Taking a Healthy Interest in You
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Diabetes

What is Diabetes?


Diabetes often referred to as “sugar “ in Jamaica is a disease that impairs the body's ability to use food. The hormone insulin (which is made in the pancreas) is needed to convert sugar, starches and other food into energy needed for daily life. In people with diabetes, either the pancreas doesn't make insulin or the body cannot use insulin properly. Without insulin, sugar - the body's main energy source - builds up in the blood. The cause of diabetes is a mystery, although both genetics and environmental factors such as obesity and lack of exercise appear to play roles. 

The pancreas, an organ near your stomach, produces insulin. The pancreas contains cells called beta cells. Beta cells have a vital job: They make insulin, a hormone that helps cells take in the sugar they need. Sometimes, the beta cells get wiped out and cannot produce insulin anymore. 

There are two major types of diabetes, Type 1 and Type 2.

Type 1 – Most often appears during childhood or adolescence. People with Type 1 diabetes must take daily insulin injections to stay alive. 

Type 2 – Most often appears after age 40. However, it is no longer considered an adult only disease. Type 2 diabetes is linked to obesity and physical inactivity—both of which can be modified to improve health.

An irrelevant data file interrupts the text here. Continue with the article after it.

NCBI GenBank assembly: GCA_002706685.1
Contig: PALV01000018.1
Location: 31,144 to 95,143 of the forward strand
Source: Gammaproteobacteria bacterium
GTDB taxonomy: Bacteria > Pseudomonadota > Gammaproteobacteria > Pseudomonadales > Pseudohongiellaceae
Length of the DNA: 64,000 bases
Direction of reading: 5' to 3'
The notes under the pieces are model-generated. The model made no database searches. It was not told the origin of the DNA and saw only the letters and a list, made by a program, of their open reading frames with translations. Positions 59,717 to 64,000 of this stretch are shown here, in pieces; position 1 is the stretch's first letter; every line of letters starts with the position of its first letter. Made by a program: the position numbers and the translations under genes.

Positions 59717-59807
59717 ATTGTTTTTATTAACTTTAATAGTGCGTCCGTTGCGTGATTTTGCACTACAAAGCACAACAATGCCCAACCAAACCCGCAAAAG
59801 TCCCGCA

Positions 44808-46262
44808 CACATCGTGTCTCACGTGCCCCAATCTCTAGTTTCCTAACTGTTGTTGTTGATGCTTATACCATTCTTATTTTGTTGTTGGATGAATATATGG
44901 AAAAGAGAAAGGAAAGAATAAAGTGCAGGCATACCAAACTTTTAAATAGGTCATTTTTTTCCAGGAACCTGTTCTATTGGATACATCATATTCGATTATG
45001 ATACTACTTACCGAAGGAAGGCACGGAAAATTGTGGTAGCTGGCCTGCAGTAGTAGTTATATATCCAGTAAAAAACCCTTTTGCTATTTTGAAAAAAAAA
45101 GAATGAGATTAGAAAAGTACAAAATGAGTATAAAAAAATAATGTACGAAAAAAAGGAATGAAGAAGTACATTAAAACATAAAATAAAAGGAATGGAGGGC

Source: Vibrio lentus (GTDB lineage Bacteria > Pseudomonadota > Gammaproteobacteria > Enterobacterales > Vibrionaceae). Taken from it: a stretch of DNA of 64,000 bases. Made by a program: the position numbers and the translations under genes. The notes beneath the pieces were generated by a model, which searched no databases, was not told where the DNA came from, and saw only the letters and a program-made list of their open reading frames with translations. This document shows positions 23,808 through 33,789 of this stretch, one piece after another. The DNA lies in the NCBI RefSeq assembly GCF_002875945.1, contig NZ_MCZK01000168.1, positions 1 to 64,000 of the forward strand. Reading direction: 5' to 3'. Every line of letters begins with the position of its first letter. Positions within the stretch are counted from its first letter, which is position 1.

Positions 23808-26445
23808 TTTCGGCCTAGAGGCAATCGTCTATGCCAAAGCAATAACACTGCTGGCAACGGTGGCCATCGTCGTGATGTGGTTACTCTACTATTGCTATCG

What are the symptoms of diabetes?

Persons with diabetes may experience either symptoms of high blood sugar or low blood sugar.
People who have high blood sugar might have SOME of the following symptoms:

  • Excessive thirst
  • Frequent urination
  • Fatigue
  • Blurred vision
  • Extreme hunger
  • Tingling or numbness in hands or feet
  • Sores that are slow to heal
  • Very dry skin

Persons with Low Blood Sugar might have SOME of the following symptoms:

  • Trembling
  • Dizziness
  • Hunger
  • Sweating
  • Sleepiness
  • Clumsiness
  • Pale Skin
  • Headaches
  • Faint
  • Confusion and irritability

Remember!

The main goal of the diabetes treatment is to keep blood sugar levels within a target range (not too high, not too low) as much as possible and improve your body’s use of insulin. This means balancing insulin, food and exercise. Food raises blood sugar levels, while insulin and exercise lower them.